In terms of your more controversial suggestion, I also fully agree with this! Being able to manage your cities and work on them regardless of which empire you're part of would make it far less annoying than losing the city because of said empire ownership switch. I personally love the sound of being able to run my own corner of space with the option to defect to an empire that claims it as I wouldn't really mind who I'm being taxed by, as long as I get to continue playing. In fact, the current government system might allow something similar to this, but it does take quite a lot of configuration and I'm not sure if it would work as well as your suggestion.

Finally, I also agree with the building point. Custom models are cool, but the functionality just gets really confusing, and even the blueprint exchange is really hard to use and determine which building does what.

(Yesterday, 06:22 PM)OriginalGangstaStaines Wrote: System Permanence
I'm not sure if it still works this way but, with a smaller universe, there will be fewer star systems that could possibly be cached. For that reason, I'd recommend that when a system is generated, the information for that system is permanently logged by the servers, instead of the system regenerating worlds/qualities. This should create areas that are permanently desirable this has the benefit of creating legendary systems and regions and galactic terrain.

I also wanted to say I highly agree with this! Because systems can completely decay and regenerate with completely different worlds and resources, it makes systems not really that valuable or worth fighting over, whereas if a system was permanently set, it could create areas of space that have really desirable qualities and planets, especially in rare situations like binary/trinary ringworld systems!
What even
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#43
(Yesterday, 10:27 PM)Celarious Wrote:
(Yesterday, 06:22 PM)OriginalGangstaStaines Wrote: System Permanence
I'm not sure if it still works this way but, with a smaller universe, there will be fewer star systems that could possibly be cached. For that reason, I'd recommend that when a system is generated, the information for that system is permanently logged by the servers, instead of the system regenerating worlds/qualities. This should create areas that are permanently desirable this has the benefit of creating legendary systems and regions and galactic terrain.

I also wanted to say I highly agree with this! Because systems can completely decay and regenerate with completely different worlds and resources, it makes systems not really that valuable or worth fighting over, whereas if a system was permanently set, it could create areas of space that have really desirable qualities and planets, especially in rare situations like binary/trinary ringworld systems!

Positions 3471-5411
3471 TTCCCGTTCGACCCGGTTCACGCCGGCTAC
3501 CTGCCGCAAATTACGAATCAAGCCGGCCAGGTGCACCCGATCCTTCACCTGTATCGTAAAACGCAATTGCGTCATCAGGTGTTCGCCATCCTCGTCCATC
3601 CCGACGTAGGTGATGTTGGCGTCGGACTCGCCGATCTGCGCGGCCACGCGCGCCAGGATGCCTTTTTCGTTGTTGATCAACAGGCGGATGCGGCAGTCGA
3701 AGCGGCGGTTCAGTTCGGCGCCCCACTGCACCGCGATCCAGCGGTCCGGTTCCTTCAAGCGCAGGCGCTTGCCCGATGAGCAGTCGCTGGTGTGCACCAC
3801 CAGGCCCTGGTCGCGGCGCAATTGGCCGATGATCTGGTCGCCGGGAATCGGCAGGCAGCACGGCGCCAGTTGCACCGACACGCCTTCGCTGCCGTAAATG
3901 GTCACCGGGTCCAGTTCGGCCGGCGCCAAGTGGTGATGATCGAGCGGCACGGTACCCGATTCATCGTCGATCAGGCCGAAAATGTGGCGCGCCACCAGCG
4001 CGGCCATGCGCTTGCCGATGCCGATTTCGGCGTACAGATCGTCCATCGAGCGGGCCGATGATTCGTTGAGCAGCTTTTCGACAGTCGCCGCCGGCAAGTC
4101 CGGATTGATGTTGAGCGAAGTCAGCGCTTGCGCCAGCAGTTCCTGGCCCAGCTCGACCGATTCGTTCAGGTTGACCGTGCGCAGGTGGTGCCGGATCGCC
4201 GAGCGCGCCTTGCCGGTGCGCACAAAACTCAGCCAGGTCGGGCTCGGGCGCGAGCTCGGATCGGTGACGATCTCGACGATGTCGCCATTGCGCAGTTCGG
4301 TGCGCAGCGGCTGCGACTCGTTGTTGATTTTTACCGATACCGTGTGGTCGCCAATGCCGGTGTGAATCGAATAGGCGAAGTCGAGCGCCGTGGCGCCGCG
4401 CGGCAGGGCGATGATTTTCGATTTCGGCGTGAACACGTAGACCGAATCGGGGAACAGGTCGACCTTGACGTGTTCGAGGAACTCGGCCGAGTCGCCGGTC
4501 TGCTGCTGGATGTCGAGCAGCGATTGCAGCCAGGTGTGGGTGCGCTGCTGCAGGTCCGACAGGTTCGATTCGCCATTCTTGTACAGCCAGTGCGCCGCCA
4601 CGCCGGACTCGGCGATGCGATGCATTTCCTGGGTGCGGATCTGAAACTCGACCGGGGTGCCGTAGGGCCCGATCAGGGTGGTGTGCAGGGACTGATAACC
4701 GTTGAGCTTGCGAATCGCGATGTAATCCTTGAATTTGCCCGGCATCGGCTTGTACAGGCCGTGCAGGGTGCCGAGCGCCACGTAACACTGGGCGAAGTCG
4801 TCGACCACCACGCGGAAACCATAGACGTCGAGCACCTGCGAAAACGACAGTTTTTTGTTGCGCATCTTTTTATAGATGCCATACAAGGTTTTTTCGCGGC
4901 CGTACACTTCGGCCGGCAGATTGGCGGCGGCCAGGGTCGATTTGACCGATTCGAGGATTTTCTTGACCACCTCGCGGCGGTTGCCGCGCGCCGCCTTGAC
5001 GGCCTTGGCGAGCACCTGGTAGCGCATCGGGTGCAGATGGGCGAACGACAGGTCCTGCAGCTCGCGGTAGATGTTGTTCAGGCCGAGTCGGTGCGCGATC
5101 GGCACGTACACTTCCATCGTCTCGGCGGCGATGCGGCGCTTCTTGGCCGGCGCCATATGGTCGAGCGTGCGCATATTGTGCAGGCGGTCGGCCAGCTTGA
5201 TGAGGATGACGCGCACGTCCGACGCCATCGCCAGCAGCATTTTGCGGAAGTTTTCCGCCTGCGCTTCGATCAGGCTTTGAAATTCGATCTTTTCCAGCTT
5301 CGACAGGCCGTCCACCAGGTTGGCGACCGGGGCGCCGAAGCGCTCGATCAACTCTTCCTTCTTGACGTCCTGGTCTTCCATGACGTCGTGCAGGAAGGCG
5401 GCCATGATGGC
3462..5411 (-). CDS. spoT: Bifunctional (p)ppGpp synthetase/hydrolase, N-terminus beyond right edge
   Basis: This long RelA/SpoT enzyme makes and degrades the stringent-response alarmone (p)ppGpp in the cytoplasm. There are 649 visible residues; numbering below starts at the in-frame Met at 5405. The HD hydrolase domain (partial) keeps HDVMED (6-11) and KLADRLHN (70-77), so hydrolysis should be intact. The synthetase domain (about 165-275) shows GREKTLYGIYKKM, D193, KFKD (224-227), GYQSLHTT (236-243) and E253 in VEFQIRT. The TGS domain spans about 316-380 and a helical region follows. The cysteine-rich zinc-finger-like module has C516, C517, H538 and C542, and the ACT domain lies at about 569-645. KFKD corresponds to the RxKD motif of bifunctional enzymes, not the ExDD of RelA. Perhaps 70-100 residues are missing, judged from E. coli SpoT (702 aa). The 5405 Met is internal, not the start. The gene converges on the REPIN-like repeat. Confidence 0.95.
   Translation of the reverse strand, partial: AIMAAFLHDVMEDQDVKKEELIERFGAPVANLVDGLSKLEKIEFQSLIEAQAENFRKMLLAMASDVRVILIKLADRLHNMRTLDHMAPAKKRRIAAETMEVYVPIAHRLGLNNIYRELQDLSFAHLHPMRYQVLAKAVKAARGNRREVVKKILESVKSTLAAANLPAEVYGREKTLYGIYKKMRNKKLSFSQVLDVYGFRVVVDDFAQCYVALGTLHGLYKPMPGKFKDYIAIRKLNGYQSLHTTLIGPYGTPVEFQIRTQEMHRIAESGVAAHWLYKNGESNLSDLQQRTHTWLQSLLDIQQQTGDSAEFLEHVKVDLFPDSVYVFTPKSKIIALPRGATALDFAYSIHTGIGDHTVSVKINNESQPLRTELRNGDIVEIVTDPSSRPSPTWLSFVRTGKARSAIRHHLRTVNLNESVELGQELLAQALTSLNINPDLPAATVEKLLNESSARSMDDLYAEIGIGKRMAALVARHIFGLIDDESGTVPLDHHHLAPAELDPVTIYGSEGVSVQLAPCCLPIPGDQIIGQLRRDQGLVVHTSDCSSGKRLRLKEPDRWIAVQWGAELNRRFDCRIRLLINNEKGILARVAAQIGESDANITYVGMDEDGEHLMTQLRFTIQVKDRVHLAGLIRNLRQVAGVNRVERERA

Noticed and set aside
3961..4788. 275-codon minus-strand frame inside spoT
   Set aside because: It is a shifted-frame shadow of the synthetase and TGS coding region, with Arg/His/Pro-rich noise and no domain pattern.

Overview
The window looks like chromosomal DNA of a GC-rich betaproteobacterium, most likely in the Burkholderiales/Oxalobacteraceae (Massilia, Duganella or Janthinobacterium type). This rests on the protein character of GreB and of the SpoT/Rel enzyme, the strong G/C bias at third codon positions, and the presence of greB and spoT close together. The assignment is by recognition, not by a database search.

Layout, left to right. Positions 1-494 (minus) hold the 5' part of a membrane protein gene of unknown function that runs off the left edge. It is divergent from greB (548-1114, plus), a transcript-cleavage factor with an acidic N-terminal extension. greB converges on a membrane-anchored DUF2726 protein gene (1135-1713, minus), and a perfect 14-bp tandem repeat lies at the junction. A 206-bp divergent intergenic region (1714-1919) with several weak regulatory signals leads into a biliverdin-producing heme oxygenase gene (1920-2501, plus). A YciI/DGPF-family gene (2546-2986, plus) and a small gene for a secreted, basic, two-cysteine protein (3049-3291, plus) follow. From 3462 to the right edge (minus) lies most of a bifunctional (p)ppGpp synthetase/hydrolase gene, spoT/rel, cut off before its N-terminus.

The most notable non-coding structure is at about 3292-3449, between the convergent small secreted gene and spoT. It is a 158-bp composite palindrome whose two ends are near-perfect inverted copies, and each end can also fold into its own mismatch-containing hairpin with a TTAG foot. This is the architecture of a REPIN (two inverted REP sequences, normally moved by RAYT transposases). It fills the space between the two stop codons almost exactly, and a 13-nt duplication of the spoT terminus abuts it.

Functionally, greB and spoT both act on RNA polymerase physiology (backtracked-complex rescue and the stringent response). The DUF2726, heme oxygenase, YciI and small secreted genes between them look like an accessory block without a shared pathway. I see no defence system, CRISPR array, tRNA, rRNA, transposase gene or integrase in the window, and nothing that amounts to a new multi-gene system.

Totally agree. And it us also my reason for normally being again universe resets. We need to be able to find the awesome solar system we saw or read about years later.

System seeds are based on the system's galactic coordinates I believe. So this shouldn't be an issue anymore.

There is however one majorly annoying exception to this rule. New player spawning will still override a system's seed. Granted the system will have had to decay before it can be picked by the new player spawning routine, but it can still happen.

One way to mitigate this would be to only allow new players to spawn in "frontier". Which in some cases might be better anyway as it gives a little breathing room between existing and starting empires.
Alternatively totally change the new player spawning routine to locate suitable systems instead of forcing a seed change. This however might not be realistically possible as it would require generating systems at random until one was good enough.
Shores of Hazeron Wiki Moderator
hazeron.com/wiki/ User: Deantwo
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#44
Well, here's a suggestion for dealing with permanence and new players.
Create a separate galaxy for new players that generates a perfect system that's easy for new players.

The system has - no wormholes and deadheading ships will be darkmattered.
Have a questline that states the new player is inside a dying galaxy and their system will eventually be destroyed.
Somewhere in the system have a single wormhole gate structure that leads, one way, to the main galaxy and spits the player out at a random location in the main galaxy.
Activating this wormhole can be done as a quest, and is similar to activating a ringworld gate.
The system is destroyed in a supernova one Earth month after activating the wormhole gate.
This gives players a perfect tutorial zone, and time to create a refugee fleet.


Or heck, just spawn a NEW system that has a limited lifespawn, like a month or something long enough for most players to spread to a new system.



Also, it would be cool to have stellar cycles.

Give each system a lifespan before it dies and is reborn.
This lifespan timer could be as high as 5+ years, but start all the clocks at different times when the universe is generated, and vary the timers.
That way the galaxy changes relatively slowly over time from a player perspective.
With 20,000 stars and 5 year timers, that's an average of 4000 star regeneration a year.
To make it really interesting you could increase the timer to 7+ years but give systems a young, mid and old stage where they start as dust belts and end as blackholes, white dwarves, neutron stars and such.  With 20,000 stars, that's 8 dying a day, so you could even form new blackhole links when twins blakcholes are formed on the same day.



Why? It means resets don't need to be a thing, we can just alter the timers a bit and gradually increase/decrease the number of starts and recycle old content.
Plus it means endless exploration. I could easily visit 20,000 stars in less than a year, but if there are a couple of thousand new stars a year, there's always something to explore, and galactic terrain subtly shifts over time and great new areas can be discovered and be recycled over the years.